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Redskins365 Episode 1: The Future Starts Now

Redskins365 Episode 1: The Future Starts Now

Over the 2019 offseason, the Washington Redskins periodically released episodes to a new series called "Redskins 365". Here, viewers can get an all-access look into all the important moments leading up to the 2019-20 season. In episode 1 titled "The Future Starts Now" the Redskins begin their journey toward improvement following the conclusion of the 2018-19 campaign.

The episode begins immediately following the disappointing end to Washington's season as players participated in locker cleanout day. A somewhat somber atmosphere, the likes of Shaun Dion Hamilton, Adrian Peterson, Ryan Kerrigan and Trent Williams reflect on the season and look ahead to 2019.

Following that, it's on to the additions and changes on the coaching staff. Head coach Jay Gruden gives his thoughts on new defensive staff hirings Ray Horton and Rob Ryan as well as Kevin O'Connell's jump to offensive coordinator. Ryan and O'Connell also explain their excitement for next season in their respective roles.

With the coaching staff puzzle becoming clear, the episode transitions to the NFL Combine. Gruden along with Senior Vice President of Player Personnel Doug Williams, President Bruce Allen and Director of College Scouting Kyle Smith take you through the Combine process. Discussions about the interview process and what the Redskins are looking for in players give insight into how evaluations are done. 

The Combine portion has a heavy focus on players Kyler Murray, D.K. Metcalf and Montez Sweat among others. Released on March 20, one can see and hear from Sweat before the idea of him becoming a Redskin came to fruition and listen to Metcalf's thoughts on Jay Gruden.

Head Strength and Conditioning Coach Chad Englehart also makes an appearance, discussing his viral moment with Ed Oliver at the combine and the fraternity-type bond conditioning coaches in the NFL share.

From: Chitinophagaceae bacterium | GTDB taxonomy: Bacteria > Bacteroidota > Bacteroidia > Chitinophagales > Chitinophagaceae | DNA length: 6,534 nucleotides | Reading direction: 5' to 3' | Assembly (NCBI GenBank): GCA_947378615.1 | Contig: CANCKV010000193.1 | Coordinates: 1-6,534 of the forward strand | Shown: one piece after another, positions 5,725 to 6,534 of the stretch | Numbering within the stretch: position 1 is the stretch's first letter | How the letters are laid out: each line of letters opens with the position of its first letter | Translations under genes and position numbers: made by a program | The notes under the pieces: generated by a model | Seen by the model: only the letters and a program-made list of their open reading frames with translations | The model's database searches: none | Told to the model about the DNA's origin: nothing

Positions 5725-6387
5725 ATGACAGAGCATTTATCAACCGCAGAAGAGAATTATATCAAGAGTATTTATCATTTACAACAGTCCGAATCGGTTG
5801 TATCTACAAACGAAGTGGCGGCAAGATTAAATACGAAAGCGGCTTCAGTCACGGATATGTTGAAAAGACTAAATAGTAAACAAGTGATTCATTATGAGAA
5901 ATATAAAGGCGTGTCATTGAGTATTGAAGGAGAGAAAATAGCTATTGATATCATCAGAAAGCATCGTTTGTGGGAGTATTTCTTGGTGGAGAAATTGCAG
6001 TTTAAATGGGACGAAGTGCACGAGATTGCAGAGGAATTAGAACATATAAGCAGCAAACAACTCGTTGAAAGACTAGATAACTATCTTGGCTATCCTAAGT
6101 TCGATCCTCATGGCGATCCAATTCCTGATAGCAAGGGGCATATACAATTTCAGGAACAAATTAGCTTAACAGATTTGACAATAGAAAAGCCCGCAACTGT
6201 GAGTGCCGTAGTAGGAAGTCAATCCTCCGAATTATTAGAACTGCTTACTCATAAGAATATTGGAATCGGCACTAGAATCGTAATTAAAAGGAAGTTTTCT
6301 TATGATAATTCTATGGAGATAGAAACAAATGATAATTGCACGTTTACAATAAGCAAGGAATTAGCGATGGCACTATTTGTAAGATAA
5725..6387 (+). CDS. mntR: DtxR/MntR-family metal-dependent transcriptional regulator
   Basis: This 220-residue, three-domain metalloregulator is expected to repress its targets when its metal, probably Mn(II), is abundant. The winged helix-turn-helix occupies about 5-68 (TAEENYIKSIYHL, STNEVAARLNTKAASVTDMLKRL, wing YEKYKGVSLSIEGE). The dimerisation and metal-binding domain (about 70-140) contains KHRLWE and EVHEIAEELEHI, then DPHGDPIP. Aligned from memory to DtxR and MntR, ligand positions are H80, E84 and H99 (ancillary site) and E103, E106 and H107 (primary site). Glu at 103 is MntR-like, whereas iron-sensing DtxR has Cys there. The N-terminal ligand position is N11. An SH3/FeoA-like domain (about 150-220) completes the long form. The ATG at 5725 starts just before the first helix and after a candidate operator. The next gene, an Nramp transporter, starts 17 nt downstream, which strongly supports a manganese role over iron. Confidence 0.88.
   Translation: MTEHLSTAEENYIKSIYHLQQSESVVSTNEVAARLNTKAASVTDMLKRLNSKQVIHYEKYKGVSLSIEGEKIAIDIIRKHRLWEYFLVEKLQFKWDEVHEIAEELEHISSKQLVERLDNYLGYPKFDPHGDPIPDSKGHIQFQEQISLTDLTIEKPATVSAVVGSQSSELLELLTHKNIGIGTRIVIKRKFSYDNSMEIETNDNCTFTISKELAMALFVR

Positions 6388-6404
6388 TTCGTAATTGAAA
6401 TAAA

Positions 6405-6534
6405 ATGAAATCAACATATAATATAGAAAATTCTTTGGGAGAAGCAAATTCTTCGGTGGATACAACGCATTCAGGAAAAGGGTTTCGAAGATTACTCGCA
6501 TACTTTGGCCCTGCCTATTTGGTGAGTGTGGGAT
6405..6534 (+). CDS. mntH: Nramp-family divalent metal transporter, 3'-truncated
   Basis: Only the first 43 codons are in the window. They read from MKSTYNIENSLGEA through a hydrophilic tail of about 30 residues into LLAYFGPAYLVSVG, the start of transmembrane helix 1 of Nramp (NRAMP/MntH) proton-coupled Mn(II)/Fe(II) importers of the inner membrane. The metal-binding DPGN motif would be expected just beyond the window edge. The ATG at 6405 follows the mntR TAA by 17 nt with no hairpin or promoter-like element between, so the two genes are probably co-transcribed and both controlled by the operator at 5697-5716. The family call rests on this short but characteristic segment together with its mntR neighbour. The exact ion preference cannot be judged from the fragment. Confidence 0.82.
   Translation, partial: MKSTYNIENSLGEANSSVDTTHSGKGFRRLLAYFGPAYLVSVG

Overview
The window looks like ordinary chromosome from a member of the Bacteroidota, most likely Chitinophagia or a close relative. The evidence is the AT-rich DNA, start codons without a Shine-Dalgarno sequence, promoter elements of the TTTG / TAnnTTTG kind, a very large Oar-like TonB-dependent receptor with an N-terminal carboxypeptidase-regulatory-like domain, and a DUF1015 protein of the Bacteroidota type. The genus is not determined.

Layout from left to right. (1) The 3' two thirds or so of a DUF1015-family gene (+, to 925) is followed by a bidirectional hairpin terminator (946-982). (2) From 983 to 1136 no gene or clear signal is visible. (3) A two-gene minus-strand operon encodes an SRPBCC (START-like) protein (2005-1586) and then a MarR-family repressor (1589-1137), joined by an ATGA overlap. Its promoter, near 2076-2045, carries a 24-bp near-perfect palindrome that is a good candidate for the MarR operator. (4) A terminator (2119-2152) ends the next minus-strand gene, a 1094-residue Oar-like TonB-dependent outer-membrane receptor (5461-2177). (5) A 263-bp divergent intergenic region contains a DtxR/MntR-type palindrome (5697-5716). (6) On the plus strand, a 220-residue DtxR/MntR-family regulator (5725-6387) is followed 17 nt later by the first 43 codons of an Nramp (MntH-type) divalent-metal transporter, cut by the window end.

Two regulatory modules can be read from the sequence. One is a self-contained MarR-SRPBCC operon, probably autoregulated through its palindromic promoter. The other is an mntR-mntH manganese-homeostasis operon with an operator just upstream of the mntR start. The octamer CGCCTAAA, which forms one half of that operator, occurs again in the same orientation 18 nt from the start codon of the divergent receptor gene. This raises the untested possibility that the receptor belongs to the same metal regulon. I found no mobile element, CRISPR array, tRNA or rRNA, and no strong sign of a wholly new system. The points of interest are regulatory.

Washington's journey toward success in 2019 began the moment the clock ran out on the 2018 season. Episode 1 of "Redskins365" picks up right in that preliminary stage.


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Trent Williams will not report to Richmond to open training camp, per report

Trent Williams will not report to Richmond to open training camp, per report

Trent Williams will not report to training camp this week when the Redskins head to Richmond to officially begin their 2019 season, according to NFL Network.

The news comes as no surprise, as Williams missed all of the Redskins voluntary offseason workouts and skipped the team's mandatory minicamp in June. Reports streamed out that Williams was upset about his contract and looking for a new deal -- not to mention reports that he was angry with the team's medical staff after a missed diagnosis with a growth on his scalp. 

Williams has made no official statements, and the Redskins organization offered very little in terms of a timeline for his return. Washington team president Bruce Allen said he knows "the truth" about Williams' situation, and head coach Jay Gruden said he hoped things would be resolved before Week 1 in Philadelphia. 

A seven-time Pro Bowler, Williams is arguably the best left tackle in the NFL. He's an immensely talented offensive lineman with two years remaining on his deal. Beyond the medical situation, Williams could be upset that in 2020, the final year of his deal, there is hardly any guaranteed cash. The team could release Williams with less than $2 million in salary cap penalty and save nearly $13 million against the cap. 

Without Williams, the Redskins could be in real trouble. Second-year pro Geron Christian did not seem capable of playing at a starting tackle level last fall, and that was before a knee injury landed him on IR. Morgan Moses should be locked in as the right tackle, but opposite him in Williams' spot will be dicey. 

Multiple sources with the Redskins and around the NFL suggested more cash could change Williams' mind before Week 1, and for now, it looks like the 31-year-old will be waiting for that increased payday. If Williams missed actual games, he would begin to lose money from this year's $14 million salary.